Pope in Lesbos – “We urge the international community to make the protection of human lives a priority”
Pope Francis’ visit with refugees and migrants in Lesbos last week was meant to show solidarity with the tens of thousands who are suffering, draw attention to their need and demonstrate a shared Christian commitment to helping them. Francis showed strong leadership at a time when political concerns overshadow the world’s attention. “The Pope’s trip to the frontlines of the European refugee crisis comes at a critical time. The continent of Europe is currently experiencing a vacuum of leadership with the politics of the crisis oftentimes overshadowing the plight of those on the move,” said Josh Kyller of Catholic Relief Services. The visit was “fundamentally humanitarian” in purpose and “rooted in Pope Francis’ concern for migrants, a concern that the Pope shares with the Greek Orthodox Church and with Patriarch Bartholomew”, according to the Vatican spokesman.
Pope Francis arrived in Lesbos on Saturday morning accompanied by Cardinal Kurt Koch, president of the Pontifical Council for the Promotion of Christian Unity, and the deputy of the Vatican Secretariat of State, Archbishop Angelo Becciu. The Pope was received by the Greek Prime Minister Alexis Tsipras, Patriarch Bartholomew, Archbishop Ieronymos, and Bishop Franghiskos Papamanolis, Bishop Emeritus of Syros and president of the Greek Bishops’ Conference.
After a private meeting with the Tsipras, the Pope and the Eastern Orthodox bishops travelled by bus to Moria Refugee Camp which houses some 2,500 asylum seekers. 150 youths welcomed the three religious leaders as they entered the camp and passed through the central courtyard where refugees are registered. to a tent where they met about 250 refugees and migrants trying to enter Europe. The meeting was intended to bring courage and hope to those seeking refuge and to demonstrate their “profound concern” at the tragic situation of those who flee conflict and threats to their own survival.
The Pope and two leading Greek Orthodox leaders then signed a joint declaration in which they appealed to all Christians to follow Jesus Christ’s words in the Gospel of Matthew: “For I was hungry and you gave me food; I was thirsty and you gave me drink; I was a stranger and you took me in; I was naked and you clothed me.…”
Forced migration affects millions of people and is “a crisis of humanity” which calls for solidarity, compassion, generosity and “an immediate practical commitment of resources” said the declaration: “Europe today faces one of its most serious humanitarian crises since the end of the Second World War…. “World opinion cannot ignore the colossal humanitarian crisis created by the spread of violence and armed conflict, the persecution and displacement of religious and ethnic minorities, and the uprooting of families from their homes, in violation of their human dignity and their fundamental human rights and freedoms. We urge the international community to make the protection of human lives a priority and, at every level, to support inclusive policies which extend to all religious communities.”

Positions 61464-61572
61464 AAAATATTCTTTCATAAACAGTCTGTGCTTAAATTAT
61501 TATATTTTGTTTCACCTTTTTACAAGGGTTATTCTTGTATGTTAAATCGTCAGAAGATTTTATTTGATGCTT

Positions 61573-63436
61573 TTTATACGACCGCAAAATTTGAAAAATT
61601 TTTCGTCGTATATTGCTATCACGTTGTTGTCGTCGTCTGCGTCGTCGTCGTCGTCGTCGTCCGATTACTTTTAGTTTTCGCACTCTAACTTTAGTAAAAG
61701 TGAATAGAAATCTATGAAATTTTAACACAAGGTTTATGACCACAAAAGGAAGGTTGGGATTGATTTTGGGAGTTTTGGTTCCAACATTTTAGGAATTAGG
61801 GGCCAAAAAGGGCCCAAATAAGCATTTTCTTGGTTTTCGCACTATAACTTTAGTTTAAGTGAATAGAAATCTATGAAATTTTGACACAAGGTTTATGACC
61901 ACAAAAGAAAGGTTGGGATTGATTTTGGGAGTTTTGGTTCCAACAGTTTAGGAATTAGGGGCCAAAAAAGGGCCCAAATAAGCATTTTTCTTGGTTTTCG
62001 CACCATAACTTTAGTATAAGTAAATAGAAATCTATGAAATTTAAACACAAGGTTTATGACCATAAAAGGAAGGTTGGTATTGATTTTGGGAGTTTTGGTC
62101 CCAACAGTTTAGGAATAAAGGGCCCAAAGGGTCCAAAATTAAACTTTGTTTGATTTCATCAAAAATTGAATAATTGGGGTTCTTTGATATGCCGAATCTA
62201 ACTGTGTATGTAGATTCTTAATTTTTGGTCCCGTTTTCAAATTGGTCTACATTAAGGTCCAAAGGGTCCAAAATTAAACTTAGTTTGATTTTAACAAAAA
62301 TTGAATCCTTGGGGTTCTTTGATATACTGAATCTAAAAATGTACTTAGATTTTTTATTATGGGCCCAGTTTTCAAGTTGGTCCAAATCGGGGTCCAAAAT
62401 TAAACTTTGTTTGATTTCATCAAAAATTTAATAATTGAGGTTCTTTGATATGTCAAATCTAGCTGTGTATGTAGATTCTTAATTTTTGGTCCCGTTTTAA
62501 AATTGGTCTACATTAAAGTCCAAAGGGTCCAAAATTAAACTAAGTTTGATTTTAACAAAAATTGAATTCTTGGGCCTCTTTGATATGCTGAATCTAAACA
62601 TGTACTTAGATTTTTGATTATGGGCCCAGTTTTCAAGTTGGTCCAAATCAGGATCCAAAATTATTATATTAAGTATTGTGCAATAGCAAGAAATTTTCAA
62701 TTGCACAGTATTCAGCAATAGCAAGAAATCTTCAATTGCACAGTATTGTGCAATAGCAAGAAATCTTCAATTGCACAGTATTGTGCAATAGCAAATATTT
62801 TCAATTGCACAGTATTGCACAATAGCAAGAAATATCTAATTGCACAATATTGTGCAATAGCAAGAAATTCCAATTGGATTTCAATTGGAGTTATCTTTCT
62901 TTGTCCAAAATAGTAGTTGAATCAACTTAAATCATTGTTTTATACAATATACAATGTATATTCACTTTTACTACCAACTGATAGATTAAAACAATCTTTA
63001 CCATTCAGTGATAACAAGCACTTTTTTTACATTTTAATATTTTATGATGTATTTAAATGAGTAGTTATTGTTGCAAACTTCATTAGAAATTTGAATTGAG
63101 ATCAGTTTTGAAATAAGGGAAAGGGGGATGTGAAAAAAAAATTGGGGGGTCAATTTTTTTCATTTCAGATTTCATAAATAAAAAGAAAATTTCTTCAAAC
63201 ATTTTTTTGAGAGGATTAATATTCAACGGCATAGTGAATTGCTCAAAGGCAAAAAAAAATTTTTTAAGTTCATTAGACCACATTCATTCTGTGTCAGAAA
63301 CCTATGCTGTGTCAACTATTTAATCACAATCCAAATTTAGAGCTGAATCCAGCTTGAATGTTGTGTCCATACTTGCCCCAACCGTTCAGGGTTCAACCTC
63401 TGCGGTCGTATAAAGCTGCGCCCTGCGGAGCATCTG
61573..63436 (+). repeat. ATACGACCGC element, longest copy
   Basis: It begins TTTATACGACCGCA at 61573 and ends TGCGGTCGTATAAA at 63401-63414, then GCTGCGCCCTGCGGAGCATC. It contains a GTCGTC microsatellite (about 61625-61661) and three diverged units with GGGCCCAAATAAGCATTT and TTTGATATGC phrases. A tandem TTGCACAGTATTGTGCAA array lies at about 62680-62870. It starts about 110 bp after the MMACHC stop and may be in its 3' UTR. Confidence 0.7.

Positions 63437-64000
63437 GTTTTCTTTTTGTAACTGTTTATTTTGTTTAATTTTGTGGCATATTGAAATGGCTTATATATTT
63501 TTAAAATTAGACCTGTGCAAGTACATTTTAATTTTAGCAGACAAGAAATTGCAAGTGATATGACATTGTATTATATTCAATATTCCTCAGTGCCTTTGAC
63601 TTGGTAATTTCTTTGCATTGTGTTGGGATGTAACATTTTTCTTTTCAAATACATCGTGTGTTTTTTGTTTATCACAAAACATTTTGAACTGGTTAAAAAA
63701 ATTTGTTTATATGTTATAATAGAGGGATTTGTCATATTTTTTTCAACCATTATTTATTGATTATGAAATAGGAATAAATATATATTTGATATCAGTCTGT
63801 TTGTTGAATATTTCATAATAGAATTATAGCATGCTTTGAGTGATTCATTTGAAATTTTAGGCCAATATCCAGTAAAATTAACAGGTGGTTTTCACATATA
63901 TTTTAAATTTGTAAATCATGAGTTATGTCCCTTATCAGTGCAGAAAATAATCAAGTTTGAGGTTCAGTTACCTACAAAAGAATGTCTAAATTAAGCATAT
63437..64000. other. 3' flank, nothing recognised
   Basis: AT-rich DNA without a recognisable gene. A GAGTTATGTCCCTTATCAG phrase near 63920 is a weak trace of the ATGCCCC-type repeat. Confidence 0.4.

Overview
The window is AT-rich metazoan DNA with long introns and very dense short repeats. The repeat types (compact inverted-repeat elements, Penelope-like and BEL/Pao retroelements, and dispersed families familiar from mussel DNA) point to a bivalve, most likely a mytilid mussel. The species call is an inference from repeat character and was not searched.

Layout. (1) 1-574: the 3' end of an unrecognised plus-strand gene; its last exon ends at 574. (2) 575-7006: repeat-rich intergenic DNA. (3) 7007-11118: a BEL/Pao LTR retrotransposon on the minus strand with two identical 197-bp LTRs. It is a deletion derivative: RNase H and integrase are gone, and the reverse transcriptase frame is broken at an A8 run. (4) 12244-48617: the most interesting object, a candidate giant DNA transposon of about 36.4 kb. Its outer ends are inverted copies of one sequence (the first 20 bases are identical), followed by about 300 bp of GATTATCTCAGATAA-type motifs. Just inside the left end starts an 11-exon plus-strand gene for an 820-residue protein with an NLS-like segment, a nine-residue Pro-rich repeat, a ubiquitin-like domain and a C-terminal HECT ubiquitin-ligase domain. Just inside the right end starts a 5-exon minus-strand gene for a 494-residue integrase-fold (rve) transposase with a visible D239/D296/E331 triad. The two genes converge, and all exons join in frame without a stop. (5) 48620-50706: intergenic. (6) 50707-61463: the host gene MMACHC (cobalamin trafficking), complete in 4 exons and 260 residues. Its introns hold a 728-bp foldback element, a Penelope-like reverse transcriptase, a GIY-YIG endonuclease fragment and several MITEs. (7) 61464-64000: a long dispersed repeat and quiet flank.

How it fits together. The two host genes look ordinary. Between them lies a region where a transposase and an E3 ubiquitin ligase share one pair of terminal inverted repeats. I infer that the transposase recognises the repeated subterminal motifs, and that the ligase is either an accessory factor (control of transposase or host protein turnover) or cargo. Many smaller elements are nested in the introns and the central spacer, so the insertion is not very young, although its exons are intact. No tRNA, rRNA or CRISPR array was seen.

They encouraged political leaders to use every means to ensure that individuals and communities, including Christians, “remain in their homelands and enjoy the fundamental right to live in peace and security.” The declaration called for a broad international consensus to defend the rule of law and fundamental rights, to protect minorities, to develop safe resettlement procedures and to eliminate unsafe routes,including the Aegean Sea and the entire Mediterranean .
“As leaders of our respective Churches, we are one in our desire for peace and in our readiness to promote the resolution of conflicts through dialogue and reconciliation,” they said, adding “The terrible situation of all those affected by the present humanitarian crisis, including so many of our Christian brothers and sisters, calls for our constant prayer.”
After lunch with refugees, Pope Francis, Patriarch Bartholomew, and Archbishop Ieronymos were driven to the port of Mitylene, the capital of the island, where they met with local citizens and the Catholic community. At a ceremony in memory of those migrants who lost their lives en route, each of the three religious leaders said a prayer, and a moment of silence was observed. Then each of the three leaders was given a laurel wreaths by children, which they threw into the sea. Before leaving the island after a five-hour visit, Francis had three separate private meetings at the airport with Archbishop Ieronymos, Patriarch Bartholomew, and again with the Tsipras.
With European borders now largely shut for migrants, the Pope made another symbolic gesture. It was announced just as Francis was leaving Lesbos that he was takng three families of refugees from Syria, 12 people in all including six children, with him on his aircraft as an act of welcome and solidarity. All of the families are Muslims whose homes had been bombed: two from Damascus and one from Deir Azzor, which is now occupied by IS. They were selected from lots drawn and according to a Vatican communique, all of the people the Pope took with him “were already in camps in Lesbos before the agreement between the European Union and Turkey.” The Vatican will take responsibility for both bringing in and maintaining the three families, though the initial hospitality will be provided by the Community of Sant’Egidio.